What Is Sever's Disease?

Sever's disease is a swelling and irritation of the growth plate in the heel. The growth plate is a layer of cartilage near the end of a bone where most of the bone's growth happens. It is weaker and more at risk for injury than the rest of the bone.

With proper management, Sever's disease usually goes away within a few months and doesn't cause lasting problems.

What Are the Signs & Symptoms of Sever's Disease?

Sever's disease usually causes pain or tenderness in one or both heels. It also can lead to:

  • swelling and redness in the heel
  • stiffness in the feet when first waking up
  • limping, or walking on tiptoes
  • pain when the heel is squeezed on both sides

Symptoms are usually worse during or after activity and get better with rest.

What Causes Sever's Disease?

Sever's disease happens during the growth spurt of puberty. During a growth spurt, the bones, muscles, and tendons grow at different rates. The muscles and tendons can become tight, pulling on the growth plate in the heel. Activities and sports pull on the tight muscles and tendons, injuring the growth plate. This injury leads to the pain of Sever's disease.

Less often, Sever's disease can happen from standing too long, which puts constant pressure on the heel.

Diagram labels inside the heel, muscle, heel bone, growth plate, tendon, heel bone, and area that hurts

Who Gets Sever's Disease?

Sever's disease usually happens in kids and teens who are:

  • in their growth spurt (usually 9–14 years old)
  • active in sports or activities that involve a lot of running or jumping, especially on hard surfaces (such as basketball, gymnastics, and track)

How Is Sever's Disease Diagnosed?

To diagnose Sever's disease, health care providers:

  • ask about a teen's physical activities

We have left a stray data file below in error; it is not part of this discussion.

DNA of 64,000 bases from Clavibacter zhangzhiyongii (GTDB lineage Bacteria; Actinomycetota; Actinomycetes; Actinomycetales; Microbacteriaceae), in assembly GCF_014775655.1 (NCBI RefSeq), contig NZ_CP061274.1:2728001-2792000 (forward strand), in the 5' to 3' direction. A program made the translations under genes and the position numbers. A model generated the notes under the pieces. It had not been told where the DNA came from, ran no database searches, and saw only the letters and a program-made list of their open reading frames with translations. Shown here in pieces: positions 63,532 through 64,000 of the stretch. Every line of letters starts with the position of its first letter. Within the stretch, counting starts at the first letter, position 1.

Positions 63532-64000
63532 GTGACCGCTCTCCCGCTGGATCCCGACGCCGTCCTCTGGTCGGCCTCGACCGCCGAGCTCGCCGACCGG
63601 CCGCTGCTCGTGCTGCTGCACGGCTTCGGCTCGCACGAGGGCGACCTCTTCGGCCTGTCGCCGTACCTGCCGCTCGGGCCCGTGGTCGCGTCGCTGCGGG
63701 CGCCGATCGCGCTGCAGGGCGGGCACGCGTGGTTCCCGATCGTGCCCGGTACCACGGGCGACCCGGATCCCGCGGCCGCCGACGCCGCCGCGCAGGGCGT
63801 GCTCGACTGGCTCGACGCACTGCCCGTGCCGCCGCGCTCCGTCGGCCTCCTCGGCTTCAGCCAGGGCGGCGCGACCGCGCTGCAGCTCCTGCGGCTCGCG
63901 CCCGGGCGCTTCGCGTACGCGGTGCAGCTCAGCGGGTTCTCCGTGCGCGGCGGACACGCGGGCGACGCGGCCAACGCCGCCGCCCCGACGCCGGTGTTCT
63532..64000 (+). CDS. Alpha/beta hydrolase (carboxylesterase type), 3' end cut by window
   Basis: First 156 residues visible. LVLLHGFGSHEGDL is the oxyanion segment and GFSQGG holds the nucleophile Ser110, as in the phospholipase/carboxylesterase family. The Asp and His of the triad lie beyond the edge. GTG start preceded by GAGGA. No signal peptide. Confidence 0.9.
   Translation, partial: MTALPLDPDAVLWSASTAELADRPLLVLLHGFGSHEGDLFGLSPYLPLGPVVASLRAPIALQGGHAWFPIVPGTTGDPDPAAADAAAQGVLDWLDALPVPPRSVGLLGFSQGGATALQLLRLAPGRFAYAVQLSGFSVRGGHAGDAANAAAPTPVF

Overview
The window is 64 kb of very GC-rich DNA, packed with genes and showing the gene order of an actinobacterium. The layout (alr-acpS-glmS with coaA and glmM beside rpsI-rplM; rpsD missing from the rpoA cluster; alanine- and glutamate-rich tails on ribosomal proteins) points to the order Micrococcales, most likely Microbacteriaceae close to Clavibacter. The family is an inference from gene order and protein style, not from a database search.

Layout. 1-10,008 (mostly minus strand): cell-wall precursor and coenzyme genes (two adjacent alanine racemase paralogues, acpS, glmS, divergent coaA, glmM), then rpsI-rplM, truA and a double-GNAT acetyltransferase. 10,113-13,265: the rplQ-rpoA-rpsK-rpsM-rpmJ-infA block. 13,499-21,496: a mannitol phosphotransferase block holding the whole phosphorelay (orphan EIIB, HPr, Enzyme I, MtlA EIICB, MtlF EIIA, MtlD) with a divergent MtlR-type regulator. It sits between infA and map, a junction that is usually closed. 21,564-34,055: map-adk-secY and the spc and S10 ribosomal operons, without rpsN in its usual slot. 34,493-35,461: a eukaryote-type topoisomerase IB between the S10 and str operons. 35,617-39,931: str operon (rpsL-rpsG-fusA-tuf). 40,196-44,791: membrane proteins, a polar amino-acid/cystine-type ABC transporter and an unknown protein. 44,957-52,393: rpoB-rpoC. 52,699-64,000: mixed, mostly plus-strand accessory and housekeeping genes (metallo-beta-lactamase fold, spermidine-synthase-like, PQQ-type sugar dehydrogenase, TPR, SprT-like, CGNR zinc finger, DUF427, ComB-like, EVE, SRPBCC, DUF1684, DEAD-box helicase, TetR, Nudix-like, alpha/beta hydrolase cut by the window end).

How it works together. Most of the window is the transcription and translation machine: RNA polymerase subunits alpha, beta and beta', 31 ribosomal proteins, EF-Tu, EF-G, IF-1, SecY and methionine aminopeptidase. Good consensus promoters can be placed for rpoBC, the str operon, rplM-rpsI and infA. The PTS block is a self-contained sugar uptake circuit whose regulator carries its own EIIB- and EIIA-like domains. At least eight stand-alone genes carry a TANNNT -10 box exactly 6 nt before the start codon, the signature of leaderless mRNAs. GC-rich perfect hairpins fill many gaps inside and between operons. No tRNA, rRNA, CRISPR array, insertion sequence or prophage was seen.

• do an exam, paying special attention to the heel

Usually no testing is needed. Although Sever's disease can't be seen on X-rays, health care providers sometimes order them to check for other problems.

How Is Sever's Disease Treated?

A teen with Sever's disease needs to cut down or avoid all activities that cause pain. Walking and non-weight bearing exercises (like swimming) are usually OK.

These steps can help if you have Sever's disease:

  • Put ice or a cold pack on the heel every 1–2 hours, for 15 minutes at a time. (Put a thin towel over your skin to protect it from the cold.)
  • Use heel gel cups or supportive shoe inserts to lower the stress on the heel.
  • Wear shoes that are open in the back so the heel is not irritated.
  • Use an elastic wrap or compression stocking to help with pain and swelling.
  • Take medicine for pain, such as ibuprofen or acetaminophen. Follow the directions that come with the medicine for how much to take and how often.
  • Try physical therapy (PT) or a home exercise program given to you by your health care provider to help with stretching and strengthening.
  • Wear a walking boot that limits the movement of the ankle/heel.

Sometimes a short leg cast is put on for about a week if:

  • Symptoms are severe.
  • Symptoms don't go away with a few weeks of rest and treatment.

Can Teens with Sever's Disease Still Do Sports?

Teens can go back to sports when the activity does not cause any pain.

Looking Ahead

With rest, Sever's disease usually gets better within 2 weeks to 2 months. Most teens can do all of the sports and activities that they did before. 

After healing, you can help prevent Sever's disease from coming back by:

  • wearing shoes and sneakers that fit well and have padded soles
  • avoiding heavy or high-heeled shoes
  • stretching before and after activity and sports
  • putting ice on the heel for 15 minutes after activity and sports (with a towel over the skin to protect it from the cold)
  • using special shoe inserts
  • losing weight (if overweight)

Usually by age 15, the growth plate is finished growing. After that, you won't get Sever's disease again.

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Note: All information is for educational purposes only. For specific medical advice, diagnoses, and treatment, consult your doctor. © 1995-2020 KidsHealth®. All rights reserved. Images provided by The Nemours Foundation, iStock, Getty Images, Veer, Shutterstock, and Clipart.com.

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